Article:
NEW ORLEANS -- The court-enforced federal consent decree, ordering sweeping reforms at the New Orleans Police Department, is estimated to cost the cash-strapped city millions of dollars a year.
Most of which, according to Mayor Mitch Landrieu, will have to come from local coffers.
"There are some funds that we have to pay for ourselves," said Landrieu. "We have to improve technology, we have to put cameras in the cars and it's going to cost about $11 million a year over the four- or five-year period of time."
The 123-page agreement addresses long standing allegations of systemic discriminatory and unconstitutional activity by NOPD officers and their commanders.
U.S. Attorney Jim Letten, whose team helped negotiate the consent decree, said he's not sure if federal funds are available to help pay the cost of implementation.
"What we do know is when this city produces a more efficient police department, the growth that we're experiencing, which is considerable, is really going to take off," Letten said.
One national expert on police accountability says turning around the NOPD will be difficult.
"The analogy here is you own a house and you neglect it for 25 years," said University of Nebraska at Omaha criminal justice professor Samuel Walker. "The department has been neglected in all of these accountability areas, and it's going to cost a lot of money to fix it."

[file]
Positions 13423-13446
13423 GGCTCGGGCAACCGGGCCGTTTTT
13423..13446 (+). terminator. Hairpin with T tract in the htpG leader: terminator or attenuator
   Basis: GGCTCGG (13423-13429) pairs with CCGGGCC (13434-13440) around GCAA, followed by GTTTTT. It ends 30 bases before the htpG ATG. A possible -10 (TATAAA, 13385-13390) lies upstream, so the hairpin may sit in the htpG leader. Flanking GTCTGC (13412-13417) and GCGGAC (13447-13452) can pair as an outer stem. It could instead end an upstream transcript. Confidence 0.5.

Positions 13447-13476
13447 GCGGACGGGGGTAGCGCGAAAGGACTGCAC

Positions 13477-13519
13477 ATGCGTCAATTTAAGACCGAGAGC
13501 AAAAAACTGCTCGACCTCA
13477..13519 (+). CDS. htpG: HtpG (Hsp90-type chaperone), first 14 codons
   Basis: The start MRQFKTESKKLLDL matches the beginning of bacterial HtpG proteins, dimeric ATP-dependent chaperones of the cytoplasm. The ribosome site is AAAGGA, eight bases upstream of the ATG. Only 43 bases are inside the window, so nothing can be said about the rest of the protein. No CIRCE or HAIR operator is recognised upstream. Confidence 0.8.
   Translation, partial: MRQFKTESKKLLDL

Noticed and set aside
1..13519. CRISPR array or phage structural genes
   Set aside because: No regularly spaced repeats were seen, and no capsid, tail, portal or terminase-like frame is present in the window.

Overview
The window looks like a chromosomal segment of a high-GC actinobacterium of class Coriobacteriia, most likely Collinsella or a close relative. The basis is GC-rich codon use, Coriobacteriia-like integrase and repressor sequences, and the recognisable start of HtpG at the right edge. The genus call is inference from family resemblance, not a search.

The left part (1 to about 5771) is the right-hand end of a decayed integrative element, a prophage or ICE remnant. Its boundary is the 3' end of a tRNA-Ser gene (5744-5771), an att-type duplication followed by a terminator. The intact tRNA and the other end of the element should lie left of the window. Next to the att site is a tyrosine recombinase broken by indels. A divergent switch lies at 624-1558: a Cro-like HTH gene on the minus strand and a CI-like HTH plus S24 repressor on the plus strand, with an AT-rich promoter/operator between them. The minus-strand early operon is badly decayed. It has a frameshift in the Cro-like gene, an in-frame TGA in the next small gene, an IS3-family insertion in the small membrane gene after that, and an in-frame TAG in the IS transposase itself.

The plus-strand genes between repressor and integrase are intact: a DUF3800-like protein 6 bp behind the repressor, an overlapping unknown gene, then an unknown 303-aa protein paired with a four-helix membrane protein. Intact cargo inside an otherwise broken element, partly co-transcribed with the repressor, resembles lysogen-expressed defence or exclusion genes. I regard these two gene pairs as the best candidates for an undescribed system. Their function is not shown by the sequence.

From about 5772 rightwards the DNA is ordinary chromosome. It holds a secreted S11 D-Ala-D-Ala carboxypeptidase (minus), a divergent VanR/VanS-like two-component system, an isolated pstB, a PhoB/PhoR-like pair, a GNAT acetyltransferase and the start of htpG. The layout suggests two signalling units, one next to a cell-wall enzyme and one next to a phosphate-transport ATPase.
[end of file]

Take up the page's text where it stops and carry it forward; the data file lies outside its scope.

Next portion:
Walker said reforms at the NOPD have a good chance of success.
"Success is not guaranteed. Some people have to make it work, some people have to put in a lot of hard work and make some tough decisions and really stay with it, day in and day out, year in and year out," Walker said. "I know the mayor has been very committed to this and he made a point of hiring a chief who is committed to this. The chief's 65-point plan is very, very good."
The mayor promises to find the money to pay for the reforms.
"We we have to reorganize to make government more efficient and sometimes we have to take the savings from that and reinvest it in our priorities," Landrieu said.
"The evidence we have at present is that consent decrees are a very valuable and effective tool for a department that has some serious problems," Walker said.
While it will be expensive to fully implement the consent decree, one U.S. Department of Justice official says dollars spent on the front end of this agreement will be an investment in a brighter future for New Orleans.
For more from Walker and on consent decrees, click here.